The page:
Document 2 – Islamabad 05087
U.S. Embassy (Islamabad), Cable, „Musharraf: We Are With You in Your Action Plan in Afghanistan“ September 13, 2001, Secret – Noforn, 7 pp. [Excised]

Newly appointed U.S. Ambassador Wendy Chamberlin „bluntly“ tells Pakistani President Musharraf „that the September 11 attacks had changed the fundamentals of the [Afghanistan – Pakistan] debate. There was absolutely no inclination in Washington to enter into a dialogue with the Taliban. The time for dialog was finished as of September 11.“ Effectively declaring the Taliban a U.S. enemy (along with al-Qaeda), Ambassador Chamberlin informs President Musharraf „that the Taliban are harboring the terrorists responsible for the September 11 attacks. President Bush was, in fact, referring to the Taliban in his speech promising to go after those who harbored terrorists.“  [Note: A less complete version of this document was previously released and posted on September 13, 2010. This copy has less information withheld.]  

Document 3 – State 157813 [Version 1]
Document 3 – State 157813 [Version 2]

U.S. Department of State, Cable, „Deputy Secretary Armitage’s Meeting with Pakistan Intel Chief Mahmud: You’re Either With Us or You’re Not,“ September 13, 2001, Secret, 9 pp. [Excised]

The day after the 9/11 attacks, Deputy Secretary Armitage meets with Pakistani Intelligence (ISI) Chief Mahmoud Ahmed (which can also be spelled Mehmood Ahmad, Mahmud or Mahmoud). Armitage presents a „stark choice“ in the 15-minute meeting. „Pakistan must either stand with the United States in its fight against terrorism or stand against us. There was no maneuvering room.“ Mahmud assures Armitage that the U.S. „could count on Pakistan’s ‘unqualified support,‘ that Islamabad would do whatever was required of it by the U.S.“ Deputy Secretary Armitage adamantly denies Pakistan has the option of a middle road between supporting the Taliban and the U.S., „this was a black-and-white choice, with no grey.“ Mahmoud responds by commenting „that Pakistan has always seen such matters in black-and-white. It has in the past been accused of ‘being-in-bed‘ with those threatening U.S. interests. He wanted to dispel that misconception.“ Mahmoud’s denial of longstanding historical Pakistani support for extremists in Afghanistan directly conflicts with U.S. intelligence on the issue, which has documented extensive Pakistani support for the Taliban and multiple other militant organizations.

Advocate“ (Elizabeth Cheney, the Vice President’s daughter) and „Ace“ (Philip J. Perry, the Vice President’s son-in-law).

Document 23 – Snowflake
Office of the Secretary of Defense, Snowflake Memorandum, From Donald Rumsfeld to Doug Feith, „Afghanistan,“ April 17, 2002, 9:15AM, Secret, 1 p. [Excised]

Secretary of Defense Donald Rumsfeld is concerned the U.S. does not yet have comprehensive plans for U.S. activities in Afghanistan. „I may be impatient. In fact I know I’m a bit impatient. But the fact that Iran and Russia have plans for Afghanistan and we don’t concerns me.“ The Secretary laments the state of interagency coordination and is alarmed that bureaucratic delay may harm the war effort. „We are never going to get the U.S. military out of Afghanistan unless we take care to see that there is something going on that will provide the stability that will be necessary for us to leave.“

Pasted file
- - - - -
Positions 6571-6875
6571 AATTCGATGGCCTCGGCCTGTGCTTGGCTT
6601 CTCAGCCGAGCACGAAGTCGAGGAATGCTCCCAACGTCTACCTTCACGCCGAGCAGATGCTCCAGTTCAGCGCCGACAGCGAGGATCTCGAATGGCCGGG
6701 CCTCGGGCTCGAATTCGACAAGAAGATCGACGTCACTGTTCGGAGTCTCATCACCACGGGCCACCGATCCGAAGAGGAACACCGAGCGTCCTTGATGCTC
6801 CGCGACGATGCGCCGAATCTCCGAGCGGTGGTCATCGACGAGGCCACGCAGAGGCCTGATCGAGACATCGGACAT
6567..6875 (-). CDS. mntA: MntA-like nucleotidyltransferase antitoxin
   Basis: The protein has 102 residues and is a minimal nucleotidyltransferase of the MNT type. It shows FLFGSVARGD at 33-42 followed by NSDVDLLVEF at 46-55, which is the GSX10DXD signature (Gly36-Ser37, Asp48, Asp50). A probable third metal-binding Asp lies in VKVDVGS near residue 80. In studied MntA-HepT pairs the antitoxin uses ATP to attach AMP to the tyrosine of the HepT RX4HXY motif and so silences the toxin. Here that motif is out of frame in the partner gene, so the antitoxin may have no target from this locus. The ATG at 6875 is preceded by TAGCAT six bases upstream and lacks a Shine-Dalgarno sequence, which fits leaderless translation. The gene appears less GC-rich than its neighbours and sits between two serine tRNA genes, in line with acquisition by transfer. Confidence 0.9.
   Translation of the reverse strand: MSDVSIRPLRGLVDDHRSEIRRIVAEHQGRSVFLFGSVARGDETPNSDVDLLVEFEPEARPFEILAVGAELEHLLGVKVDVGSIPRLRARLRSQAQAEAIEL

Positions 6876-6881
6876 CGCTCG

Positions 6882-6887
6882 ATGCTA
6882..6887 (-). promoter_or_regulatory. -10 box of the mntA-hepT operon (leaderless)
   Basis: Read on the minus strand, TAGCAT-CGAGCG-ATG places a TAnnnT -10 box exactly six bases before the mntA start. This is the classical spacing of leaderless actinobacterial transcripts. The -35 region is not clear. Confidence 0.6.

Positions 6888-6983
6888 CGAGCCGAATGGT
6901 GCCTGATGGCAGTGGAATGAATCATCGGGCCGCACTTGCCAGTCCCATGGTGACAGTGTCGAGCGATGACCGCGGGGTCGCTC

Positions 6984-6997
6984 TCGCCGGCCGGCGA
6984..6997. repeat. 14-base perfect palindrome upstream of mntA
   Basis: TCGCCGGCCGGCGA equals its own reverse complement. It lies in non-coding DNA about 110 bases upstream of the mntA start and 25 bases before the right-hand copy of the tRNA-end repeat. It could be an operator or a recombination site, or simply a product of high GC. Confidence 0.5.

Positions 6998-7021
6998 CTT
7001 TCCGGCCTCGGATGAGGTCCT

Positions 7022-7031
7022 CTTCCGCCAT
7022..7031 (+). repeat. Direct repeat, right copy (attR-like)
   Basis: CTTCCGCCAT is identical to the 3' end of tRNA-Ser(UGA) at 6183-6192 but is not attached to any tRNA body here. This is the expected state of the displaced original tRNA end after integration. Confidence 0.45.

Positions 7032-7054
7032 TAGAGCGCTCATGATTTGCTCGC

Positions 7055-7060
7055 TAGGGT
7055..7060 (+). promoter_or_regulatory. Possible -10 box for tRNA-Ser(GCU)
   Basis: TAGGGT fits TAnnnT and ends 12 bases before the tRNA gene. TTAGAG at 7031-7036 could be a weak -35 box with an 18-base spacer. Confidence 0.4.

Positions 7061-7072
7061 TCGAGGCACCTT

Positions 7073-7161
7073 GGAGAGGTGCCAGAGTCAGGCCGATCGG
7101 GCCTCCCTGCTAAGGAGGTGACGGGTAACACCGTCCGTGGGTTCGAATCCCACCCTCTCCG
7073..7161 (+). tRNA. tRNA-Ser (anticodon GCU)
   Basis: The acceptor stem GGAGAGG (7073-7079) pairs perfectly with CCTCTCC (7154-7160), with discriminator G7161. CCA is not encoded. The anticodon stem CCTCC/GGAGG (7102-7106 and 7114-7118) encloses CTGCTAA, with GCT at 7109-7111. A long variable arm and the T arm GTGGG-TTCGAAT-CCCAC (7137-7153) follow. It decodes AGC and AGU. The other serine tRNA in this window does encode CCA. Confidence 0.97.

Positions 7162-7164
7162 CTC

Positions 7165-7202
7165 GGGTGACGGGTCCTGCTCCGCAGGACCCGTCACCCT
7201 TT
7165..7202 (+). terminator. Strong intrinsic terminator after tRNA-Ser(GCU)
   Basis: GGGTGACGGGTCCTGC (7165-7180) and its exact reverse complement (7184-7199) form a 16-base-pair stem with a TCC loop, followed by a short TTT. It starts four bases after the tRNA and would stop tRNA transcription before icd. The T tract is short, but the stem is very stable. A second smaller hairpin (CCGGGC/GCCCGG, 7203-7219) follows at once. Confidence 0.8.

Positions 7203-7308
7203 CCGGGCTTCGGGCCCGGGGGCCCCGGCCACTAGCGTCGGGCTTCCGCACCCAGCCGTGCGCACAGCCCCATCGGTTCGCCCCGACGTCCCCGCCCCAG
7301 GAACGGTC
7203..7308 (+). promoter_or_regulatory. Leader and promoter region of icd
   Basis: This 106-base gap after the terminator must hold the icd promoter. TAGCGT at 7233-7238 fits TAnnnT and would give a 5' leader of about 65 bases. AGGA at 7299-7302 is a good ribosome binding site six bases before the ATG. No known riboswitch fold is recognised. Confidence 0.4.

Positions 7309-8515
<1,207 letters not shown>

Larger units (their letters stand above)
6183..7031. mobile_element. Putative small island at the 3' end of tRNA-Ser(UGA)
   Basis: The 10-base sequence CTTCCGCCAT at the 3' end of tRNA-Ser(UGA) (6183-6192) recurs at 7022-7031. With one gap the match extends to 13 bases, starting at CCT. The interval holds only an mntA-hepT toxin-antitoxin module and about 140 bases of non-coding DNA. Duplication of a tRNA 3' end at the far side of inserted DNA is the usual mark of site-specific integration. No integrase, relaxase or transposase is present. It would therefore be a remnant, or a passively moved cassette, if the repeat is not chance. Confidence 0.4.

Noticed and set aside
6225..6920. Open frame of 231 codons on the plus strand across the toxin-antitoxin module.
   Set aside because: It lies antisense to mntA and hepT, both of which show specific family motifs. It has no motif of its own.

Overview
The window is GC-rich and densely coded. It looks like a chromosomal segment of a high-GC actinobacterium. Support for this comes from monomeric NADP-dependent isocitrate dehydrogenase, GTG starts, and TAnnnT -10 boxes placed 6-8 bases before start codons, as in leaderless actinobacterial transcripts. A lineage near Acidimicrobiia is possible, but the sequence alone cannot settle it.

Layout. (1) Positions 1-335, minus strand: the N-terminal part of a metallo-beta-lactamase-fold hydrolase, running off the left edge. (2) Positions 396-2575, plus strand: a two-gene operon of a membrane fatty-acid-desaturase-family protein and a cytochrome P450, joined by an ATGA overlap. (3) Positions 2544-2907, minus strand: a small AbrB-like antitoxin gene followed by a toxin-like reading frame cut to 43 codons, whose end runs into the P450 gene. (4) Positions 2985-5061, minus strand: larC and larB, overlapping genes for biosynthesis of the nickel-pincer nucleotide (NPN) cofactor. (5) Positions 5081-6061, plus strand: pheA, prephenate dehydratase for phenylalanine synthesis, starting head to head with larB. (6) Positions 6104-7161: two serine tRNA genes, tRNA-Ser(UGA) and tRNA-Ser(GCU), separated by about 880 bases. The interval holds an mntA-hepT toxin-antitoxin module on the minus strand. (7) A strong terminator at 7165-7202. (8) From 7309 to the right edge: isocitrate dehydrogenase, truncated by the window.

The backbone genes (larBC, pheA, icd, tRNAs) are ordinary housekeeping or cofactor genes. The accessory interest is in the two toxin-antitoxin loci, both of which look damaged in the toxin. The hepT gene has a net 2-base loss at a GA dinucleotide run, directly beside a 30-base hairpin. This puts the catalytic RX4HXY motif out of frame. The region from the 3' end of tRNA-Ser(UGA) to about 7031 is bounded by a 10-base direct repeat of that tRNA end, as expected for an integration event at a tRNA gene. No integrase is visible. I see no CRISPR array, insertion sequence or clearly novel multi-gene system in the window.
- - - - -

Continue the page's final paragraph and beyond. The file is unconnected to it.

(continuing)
Document 24 – Memorandum
Office of the Secretary of Defense, Memorandum, From Deputy Secretary of Defense Paul Wolfowitz to Secretary of Defense Donald Rumsfeld, „Al Qaeda Ops Sec,“ July 19, 2002, Secret, 1 p. [Excised]

U.S. officials are unsure whether or not Osama bin Laden is alive, with the intelligence community assessing that he must be because „his death would be too important a fact for [members of al-Qaeda] to be able to keep it a secret.“ Paul Wolfowitz rejects this assertion, arguing that bin Laden’s survival is equally important news for al-Qaeda to communicate, leading him to conclude that the terrorists are „able to communicate quite effectively on important subjects without our detecting anything.“ Although specifics remain classified, the memo expresses concern over America’s overreliance on a specific capability allowing the U.S. to track terrorist organizations. Wolfowitz questions whether or not this technique is providing a false sense of security to intelligence officials and that the U.S. may even be being manipulated by terrorists who may know about U.S. capabilities. „We are a bit like the drunk looking for our keys under the lamppost because that is the only place where there is light.“ Critical information may be in places the U.S. is not looking.

Document 25 – Kabul 000509
U.S. Embassy (Kabul), Cable, „Afghan Supplemental“ February 6, 2006, Secret, 3 pp. [Excised]

In a message to the Secretary of State, U.S. Ambassador Ronald R. Neumann expresses his concern that the American failure to fully fund and support activities designed to bolster the Afghan economy, infrastructure and reconstruction effort is harming the American mission. His letter is a plea for additional money and a shift in priorities. „We have dared so greatly, and spent so much in blood and money that to try to skimp on what is needed for victory seems to me too risky.“

The Ambassador notes, „the supplemental decision recommendation to minimize economic assistance and leave out infrastructure plays into the Taliban strategy, not to ours.“ Taliban leaders were issuing statements that the U.S. would grow increasingly weary, while they gained momentum. A resurgent Taliban leadership ominously summarizes the emerging strategic match-up with the United States by saying, „You have all the clocks but we have all the time.“